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Ex-museum director sentenced to prison for counterfeiting antique coins

old gold coins antique coins
(Photo: Envato Elements)
AMMAN — The Court of Cassation upheld a decision by the Amman Court of Appeals to imprison a former Department of Public Antiquities museum director for five years. He was convicted of replacing 5,972 antique coins with fake ones. اضافة اعلان

Of the coins, 1,249 were gold, 4,478 were silver, and 245 were bronze, Al-Ghad News reported.

The value of the original coins was estimated at $1 million. The court fined the defendant a sum equaling the value of coins, in addition to trial expenses and any other expenses.

The former official was charged with a felony of embezzlement, and a misdemeanor of counterfeiting and falsifying antiquities.

According to the court, the accused was the director of the Jordanian Antiquities Museum at Jabal Al-Qalaa (the Citadel), where the coins were held.

HistoryPreviously, a French archaeologist submitted a report to the Department of Antiquities stating that some Ptolemaic Greek silver coins that he had discovered at the Iraq Al-Amir site in 1993 were replaced and forged.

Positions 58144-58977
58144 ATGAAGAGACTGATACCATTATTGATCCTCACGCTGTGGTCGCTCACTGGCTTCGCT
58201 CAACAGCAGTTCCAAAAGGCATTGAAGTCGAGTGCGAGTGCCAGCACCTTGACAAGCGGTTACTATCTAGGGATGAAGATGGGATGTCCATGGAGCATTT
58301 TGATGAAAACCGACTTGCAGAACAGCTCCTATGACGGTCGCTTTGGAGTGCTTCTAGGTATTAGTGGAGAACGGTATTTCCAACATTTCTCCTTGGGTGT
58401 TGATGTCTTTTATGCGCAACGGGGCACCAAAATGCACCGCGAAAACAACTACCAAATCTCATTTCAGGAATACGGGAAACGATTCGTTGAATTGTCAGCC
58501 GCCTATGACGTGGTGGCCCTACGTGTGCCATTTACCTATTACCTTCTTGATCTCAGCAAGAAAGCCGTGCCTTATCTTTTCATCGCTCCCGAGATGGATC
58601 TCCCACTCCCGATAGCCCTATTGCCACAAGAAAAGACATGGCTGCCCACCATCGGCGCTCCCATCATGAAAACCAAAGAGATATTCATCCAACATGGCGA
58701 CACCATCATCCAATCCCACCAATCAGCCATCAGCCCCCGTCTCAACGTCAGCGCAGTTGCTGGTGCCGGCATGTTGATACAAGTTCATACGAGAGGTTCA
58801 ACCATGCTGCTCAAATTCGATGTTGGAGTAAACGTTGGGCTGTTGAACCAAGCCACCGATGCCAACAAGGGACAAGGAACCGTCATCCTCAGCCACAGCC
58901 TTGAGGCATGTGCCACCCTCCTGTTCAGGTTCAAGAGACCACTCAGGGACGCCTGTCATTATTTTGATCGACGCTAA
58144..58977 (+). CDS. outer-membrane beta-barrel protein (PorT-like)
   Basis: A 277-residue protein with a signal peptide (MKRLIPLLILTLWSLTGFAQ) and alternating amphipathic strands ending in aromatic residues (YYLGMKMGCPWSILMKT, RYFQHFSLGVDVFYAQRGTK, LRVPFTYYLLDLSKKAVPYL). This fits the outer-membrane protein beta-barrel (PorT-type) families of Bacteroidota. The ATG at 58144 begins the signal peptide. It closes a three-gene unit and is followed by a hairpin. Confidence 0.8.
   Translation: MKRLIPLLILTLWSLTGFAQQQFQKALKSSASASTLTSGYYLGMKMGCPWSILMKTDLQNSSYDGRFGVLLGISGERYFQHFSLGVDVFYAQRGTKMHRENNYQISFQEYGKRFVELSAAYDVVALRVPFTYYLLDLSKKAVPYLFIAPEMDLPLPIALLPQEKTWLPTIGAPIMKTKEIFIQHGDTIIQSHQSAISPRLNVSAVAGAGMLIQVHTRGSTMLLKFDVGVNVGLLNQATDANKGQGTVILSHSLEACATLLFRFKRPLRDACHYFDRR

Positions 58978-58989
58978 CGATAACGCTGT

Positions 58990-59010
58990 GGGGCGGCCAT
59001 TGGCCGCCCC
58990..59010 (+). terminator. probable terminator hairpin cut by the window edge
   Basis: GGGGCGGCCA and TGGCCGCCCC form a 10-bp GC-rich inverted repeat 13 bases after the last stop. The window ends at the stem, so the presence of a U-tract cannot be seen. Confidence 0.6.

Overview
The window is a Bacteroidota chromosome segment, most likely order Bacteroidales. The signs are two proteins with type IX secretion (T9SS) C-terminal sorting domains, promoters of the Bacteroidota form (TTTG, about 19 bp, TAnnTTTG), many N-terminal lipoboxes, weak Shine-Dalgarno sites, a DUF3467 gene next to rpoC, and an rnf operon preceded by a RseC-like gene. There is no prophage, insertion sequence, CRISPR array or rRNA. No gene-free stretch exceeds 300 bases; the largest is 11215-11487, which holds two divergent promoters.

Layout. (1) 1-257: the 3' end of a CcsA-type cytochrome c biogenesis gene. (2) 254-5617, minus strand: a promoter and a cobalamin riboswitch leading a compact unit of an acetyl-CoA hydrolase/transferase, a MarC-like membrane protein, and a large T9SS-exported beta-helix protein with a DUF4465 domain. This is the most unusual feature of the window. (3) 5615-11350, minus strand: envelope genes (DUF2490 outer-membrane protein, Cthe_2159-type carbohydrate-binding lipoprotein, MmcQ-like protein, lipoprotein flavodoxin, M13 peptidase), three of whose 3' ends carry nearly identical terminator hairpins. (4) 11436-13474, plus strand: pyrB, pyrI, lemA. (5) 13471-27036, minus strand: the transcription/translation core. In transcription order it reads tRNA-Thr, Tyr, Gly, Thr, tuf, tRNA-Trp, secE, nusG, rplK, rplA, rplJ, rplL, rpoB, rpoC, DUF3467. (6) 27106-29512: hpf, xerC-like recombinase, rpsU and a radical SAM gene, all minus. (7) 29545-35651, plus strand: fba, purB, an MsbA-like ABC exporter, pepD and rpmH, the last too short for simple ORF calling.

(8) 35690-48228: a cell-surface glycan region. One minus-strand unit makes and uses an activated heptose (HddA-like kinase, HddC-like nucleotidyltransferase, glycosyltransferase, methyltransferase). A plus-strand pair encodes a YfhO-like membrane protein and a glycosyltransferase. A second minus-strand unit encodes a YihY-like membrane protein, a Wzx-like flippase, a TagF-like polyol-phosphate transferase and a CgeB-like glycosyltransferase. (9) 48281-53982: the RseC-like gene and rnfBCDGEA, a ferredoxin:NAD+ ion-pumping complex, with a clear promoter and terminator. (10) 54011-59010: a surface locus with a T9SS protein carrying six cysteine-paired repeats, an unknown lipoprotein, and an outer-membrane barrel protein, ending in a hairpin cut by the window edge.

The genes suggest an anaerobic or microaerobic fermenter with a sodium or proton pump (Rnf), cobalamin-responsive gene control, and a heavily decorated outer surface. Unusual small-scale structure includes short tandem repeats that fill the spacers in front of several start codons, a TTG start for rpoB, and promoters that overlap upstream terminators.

The archaeologist found out the coins were forged when he bought students to Jordan to show them his discovery.

After the authorities were informed, a committee was formed by the Minister of Tourismand Antiquities to investigate the coins of Iraq al-Amir. They confirmed that 315 Ptolemaic Greek silver coins in the custody of the accused were all replaced with fake ones except for one.

The committee submitted its report in December 2015.

Later it was found that 73 Byzantine gold coins were discovered at another site in Abdoun in 1996. The coins were also in the custody of the accused and were forged and replaced by metal coins.

The total amount of coins seized by the accused from the Jordan Antiquities Museum and their estimated value were based on a committee report at the request of the Public Prosecutor of the Integrity and Anti-Corruption Commission.

The committee made an inventory of the artifacts, and it was found that some of the missing coins from the Jordan Antiquities Museum were sold outside the country.

One such artifact is a golden ring, which after further investigation was found to have been taken to Israel and from there to Germany, where it was sold during an auction held in Munich, in December 2018, for 23,000 euros.


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